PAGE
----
How to select the right material?

An important factor to consider when selecting materials is to avoid overloading students with too much information that they will not be able to process. This can be done by choosing a relatively simple content area or by using an area that you have already covered in L1 and doing the CLIL course as revision and extension.

Teachers could find useful to work on English textbooks designed for native English primary schools. This has advantages for both teacher and students: these books’ content level is not too hard but provides an authentic context for the vocabulary that the students will need later on. As for the teachers, they can use the ready-made exercises to test content knowledge, while focusing on the development of further activities to consolidate the second language skills of their students.

Online resources for CLIL

The internet has a lot of resources for teachers: for example, the British Council and publishers like Pearson offer free content online. You can also have a look at a sample of a CLIL lesson about Induism here. You will also find further ideas on this page.

It’s very important for language teachers and content teachers to be working together as a team. Sharing ideas and observing each other’s lessons would really boost your CLIL skills.

For example, content teachers have a huge amount of materials which you may be able to find equivalents of in English, and language teachers probably have ideas as to how to exploit those materials for language purposes.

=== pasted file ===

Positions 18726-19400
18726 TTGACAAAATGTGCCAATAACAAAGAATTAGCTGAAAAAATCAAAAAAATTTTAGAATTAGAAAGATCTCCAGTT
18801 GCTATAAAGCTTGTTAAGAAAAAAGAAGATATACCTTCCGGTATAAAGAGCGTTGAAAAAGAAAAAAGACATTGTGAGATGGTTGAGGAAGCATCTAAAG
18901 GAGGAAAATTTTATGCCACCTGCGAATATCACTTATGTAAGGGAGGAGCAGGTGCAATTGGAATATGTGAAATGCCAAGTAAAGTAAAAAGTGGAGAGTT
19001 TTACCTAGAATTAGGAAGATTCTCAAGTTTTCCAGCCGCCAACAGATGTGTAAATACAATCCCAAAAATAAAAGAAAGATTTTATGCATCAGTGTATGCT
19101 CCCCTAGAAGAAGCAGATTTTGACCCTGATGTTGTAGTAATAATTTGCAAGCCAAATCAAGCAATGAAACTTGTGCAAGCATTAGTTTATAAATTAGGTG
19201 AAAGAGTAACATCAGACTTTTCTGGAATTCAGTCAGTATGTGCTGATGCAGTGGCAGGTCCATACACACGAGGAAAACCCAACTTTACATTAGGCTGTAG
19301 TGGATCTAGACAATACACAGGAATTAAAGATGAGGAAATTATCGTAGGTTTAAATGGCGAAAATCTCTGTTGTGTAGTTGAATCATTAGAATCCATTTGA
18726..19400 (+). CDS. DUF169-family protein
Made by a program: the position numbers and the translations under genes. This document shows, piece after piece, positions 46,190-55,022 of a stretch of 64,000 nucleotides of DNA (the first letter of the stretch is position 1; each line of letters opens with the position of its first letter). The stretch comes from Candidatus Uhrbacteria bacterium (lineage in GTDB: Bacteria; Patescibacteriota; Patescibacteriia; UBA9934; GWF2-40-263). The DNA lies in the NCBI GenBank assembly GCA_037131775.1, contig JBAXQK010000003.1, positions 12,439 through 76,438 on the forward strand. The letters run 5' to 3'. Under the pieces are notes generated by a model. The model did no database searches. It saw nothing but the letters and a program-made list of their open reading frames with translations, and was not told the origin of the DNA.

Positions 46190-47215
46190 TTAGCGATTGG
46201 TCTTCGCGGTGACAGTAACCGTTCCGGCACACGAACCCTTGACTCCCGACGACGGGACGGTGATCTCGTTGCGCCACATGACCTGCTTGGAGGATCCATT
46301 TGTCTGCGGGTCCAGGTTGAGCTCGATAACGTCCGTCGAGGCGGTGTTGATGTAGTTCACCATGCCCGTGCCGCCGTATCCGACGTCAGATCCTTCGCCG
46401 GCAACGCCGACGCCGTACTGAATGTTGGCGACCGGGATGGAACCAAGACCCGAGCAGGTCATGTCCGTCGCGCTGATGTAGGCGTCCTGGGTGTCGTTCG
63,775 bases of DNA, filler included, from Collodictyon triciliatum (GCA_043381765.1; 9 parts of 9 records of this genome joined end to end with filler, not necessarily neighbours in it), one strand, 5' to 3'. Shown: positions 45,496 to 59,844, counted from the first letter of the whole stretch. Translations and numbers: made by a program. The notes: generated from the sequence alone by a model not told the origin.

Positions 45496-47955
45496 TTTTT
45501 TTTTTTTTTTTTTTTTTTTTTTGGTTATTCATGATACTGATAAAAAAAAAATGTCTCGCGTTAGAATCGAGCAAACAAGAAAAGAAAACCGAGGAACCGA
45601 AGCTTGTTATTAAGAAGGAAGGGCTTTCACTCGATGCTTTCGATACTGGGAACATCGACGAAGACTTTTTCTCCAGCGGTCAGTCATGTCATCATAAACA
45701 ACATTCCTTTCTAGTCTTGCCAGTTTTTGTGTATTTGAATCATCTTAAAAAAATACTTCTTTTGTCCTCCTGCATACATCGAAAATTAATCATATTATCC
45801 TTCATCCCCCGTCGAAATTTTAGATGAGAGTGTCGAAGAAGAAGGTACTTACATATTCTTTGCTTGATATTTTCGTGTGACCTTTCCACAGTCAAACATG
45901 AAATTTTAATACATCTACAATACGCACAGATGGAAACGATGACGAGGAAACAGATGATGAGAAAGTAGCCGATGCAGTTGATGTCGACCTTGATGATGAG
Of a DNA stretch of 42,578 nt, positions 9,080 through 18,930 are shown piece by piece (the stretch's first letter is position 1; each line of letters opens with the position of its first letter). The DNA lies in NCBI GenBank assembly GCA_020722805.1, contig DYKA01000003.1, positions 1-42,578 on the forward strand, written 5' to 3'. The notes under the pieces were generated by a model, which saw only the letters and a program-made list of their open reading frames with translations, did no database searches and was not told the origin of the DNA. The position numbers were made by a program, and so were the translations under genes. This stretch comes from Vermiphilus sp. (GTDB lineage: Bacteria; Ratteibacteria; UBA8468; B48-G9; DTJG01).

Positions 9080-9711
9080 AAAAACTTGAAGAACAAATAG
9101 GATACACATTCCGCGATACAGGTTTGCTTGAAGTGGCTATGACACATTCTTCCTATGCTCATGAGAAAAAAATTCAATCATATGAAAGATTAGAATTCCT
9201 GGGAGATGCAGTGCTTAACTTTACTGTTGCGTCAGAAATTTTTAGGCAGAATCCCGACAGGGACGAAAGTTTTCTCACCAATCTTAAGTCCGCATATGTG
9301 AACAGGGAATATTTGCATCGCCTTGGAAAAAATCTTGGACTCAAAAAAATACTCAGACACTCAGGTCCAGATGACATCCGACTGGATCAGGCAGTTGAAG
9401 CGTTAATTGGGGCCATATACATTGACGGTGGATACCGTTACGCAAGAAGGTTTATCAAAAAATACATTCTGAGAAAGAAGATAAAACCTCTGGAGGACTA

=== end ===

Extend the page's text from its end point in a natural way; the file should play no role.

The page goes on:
Material analysis and how to use it at its best

Vocabulary is definitely one of the first aspects to consider – is there any technical or specialised vocabulary that your students need to know for the course, or to understand the text? If that is the case, make sure to explain it beforehand by getting students to match words to definitions or pictures, through gap-fill exercises or helping them to guess the meaning from context.

Practical ideas: your lesson will probably focus on the general comprehension of one main text – make it more interesting by using comprehension activities such as information gapsjigsaw reading tasks and jumble tasks. Follow-up activities can work on reinforcing the vocabulary taught earlier and developing both language skills and comprehension of the topic. These activities can include group discussions, individual presentations, making posters and writing about the topic.

For more information on our CLIL courses, please enquire: english@ladante-in-cambridge.org